compilers. *We need this before review*, not just testing a single GCC and
> - What is your evaluation of the implementation?
As has been suggested already, I think the random and cypto applications are
muddying the water at this stage. They could perhaps be moved to the
/example folder for now? Or to Boost.Random?
> - What is your evaluation of the documentation?
Too chatty in places.
Some of the "Why would I use it" should go.
I *really* like the *full* use of Doxygen to document each function and
class with parameter description, returns, exceptions ... (Too many
otherwise well-documented Boost libraries do not use Doxygen documentation
system to the full: you get the structure and names, but finding what they
*do* is much more difficult, and to often impossible.).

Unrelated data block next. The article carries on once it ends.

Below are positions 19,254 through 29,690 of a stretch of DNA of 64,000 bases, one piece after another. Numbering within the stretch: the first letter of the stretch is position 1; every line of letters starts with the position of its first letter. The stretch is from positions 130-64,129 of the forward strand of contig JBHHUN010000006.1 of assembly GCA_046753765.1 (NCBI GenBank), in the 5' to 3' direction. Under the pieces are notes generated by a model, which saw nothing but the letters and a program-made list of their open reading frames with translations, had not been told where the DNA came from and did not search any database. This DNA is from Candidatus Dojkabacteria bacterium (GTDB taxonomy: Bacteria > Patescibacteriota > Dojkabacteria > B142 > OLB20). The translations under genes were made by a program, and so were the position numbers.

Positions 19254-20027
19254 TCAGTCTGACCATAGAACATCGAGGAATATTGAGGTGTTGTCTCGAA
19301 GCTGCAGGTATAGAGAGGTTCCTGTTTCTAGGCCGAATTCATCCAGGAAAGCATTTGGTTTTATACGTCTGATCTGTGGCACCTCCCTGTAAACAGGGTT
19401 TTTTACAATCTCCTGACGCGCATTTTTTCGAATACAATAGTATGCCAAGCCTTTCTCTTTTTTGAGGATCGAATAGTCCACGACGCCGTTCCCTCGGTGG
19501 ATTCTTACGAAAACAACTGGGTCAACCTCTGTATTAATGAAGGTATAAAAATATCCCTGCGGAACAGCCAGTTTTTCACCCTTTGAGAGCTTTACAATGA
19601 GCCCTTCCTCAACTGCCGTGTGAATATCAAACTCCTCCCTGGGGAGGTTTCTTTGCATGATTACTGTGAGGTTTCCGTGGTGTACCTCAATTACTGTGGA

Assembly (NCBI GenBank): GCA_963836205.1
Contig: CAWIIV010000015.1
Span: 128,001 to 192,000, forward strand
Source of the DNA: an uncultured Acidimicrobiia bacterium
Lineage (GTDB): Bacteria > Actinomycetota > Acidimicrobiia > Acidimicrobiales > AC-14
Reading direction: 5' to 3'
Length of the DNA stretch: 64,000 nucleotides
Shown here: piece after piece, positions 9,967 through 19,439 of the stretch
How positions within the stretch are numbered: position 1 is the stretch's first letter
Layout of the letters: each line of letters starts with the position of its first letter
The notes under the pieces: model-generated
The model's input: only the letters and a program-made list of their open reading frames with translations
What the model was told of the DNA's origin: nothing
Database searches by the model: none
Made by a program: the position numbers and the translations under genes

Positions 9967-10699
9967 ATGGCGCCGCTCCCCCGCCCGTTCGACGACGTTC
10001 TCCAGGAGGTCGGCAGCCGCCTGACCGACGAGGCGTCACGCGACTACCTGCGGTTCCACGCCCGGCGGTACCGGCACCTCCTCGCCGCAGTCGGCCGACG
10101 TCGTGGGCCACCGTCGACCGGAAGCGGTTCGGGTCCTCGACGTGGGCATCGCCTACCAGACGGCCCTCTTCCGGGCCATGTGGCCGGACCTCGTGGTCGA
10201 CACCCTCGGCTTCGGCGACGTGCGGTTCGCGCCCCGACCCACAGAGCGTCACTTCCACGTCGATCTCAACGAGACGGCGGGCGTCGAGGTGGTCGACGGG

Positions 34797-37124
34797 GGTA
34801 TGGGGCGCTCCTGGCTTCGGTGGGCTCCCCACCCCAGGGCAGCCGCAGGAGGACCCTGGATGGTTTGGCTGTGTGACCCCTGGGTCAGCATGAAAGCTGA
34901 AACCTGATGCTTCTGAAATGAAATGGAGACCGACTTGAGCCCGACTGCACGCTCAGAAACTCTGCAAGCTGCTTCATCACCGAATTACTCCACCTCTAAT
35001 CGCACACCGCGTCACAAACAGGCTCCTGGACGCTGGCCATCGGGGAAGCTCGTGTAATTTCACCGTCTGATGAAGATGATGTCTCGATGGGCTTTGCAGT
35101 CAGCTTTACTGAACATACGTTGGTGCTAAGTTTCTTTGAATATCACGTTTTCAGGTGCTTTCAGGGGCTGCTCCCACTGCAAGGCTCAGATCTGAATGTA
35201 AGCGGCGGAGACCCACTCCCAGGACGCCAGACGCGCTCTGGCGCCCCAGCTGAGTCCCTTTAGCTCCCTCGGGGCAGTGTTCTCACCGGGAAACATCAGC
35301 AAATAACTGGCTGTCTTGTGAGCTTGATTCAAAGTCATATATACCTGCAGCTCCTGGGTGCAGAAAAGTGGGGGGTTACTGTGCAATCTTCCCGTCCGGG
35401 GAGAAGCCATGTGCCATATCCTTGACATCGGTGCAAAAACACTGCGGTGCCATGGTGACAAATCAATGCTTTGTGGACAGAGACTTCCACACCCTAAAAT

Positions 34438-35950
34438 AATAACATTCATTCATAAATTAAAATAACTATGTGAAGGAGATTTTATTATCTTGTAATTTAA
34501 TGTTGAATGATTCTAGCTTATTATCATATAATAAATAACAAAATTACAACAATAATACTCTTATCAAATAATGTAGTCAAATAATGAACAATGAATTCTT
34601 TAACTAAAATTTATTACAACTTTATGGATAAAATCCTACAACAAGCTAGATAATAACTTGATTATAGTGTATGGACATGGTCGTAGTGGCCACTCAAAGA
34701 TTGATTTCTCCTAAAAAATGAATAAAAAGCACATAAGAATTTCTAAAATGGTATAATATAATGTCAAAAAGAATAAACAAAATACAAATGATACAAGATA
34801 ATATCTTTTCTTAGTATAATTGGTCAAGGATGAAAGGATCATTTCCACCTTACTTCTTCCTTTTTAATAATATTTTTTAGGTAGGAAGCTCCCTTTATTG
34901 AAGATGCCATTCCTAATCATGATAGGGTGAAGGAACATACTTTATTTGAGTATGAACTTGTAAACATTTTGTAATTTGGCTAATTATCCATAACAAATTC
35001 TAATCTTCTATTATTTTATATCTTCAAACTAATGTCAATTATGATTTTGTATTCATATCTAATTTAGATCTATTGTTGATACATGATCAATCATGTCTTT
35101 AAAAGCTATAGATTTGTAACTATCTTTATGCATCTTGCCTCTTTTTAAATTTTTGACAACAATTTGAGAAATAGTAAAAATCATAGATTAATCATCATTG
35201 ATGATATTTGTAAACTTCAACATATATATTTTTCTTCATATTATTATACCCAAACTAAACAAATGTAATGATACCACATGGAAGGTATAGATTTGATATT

(Nevertheless, I would have much preferred to be able to get a PDF version
(implies using Quickbook with Doxygen and Autoindex toolchain - becoming a
Boost 'standard'). If the library is accepted, I would encourage the author
to use the existing material to create this. It would be a small extra task
(re-)using everything done so far but will make the docs more widely
available and more useful too (and help can be given).
I would also like more examples showing various features. These are often
the quickest way for users to see what to do.
What is your evaluation of the potential usefulness of the library?
Essential - for some tasks.
But so also is 'XReal' - an even bigger can of worms :-(
Did you try to use the library?
VS 2010. Ran the tests and an example OK.
Tests look OK - though I am sure that more could be added, including more
corner cases and perhaps spot values from other packages. More comment on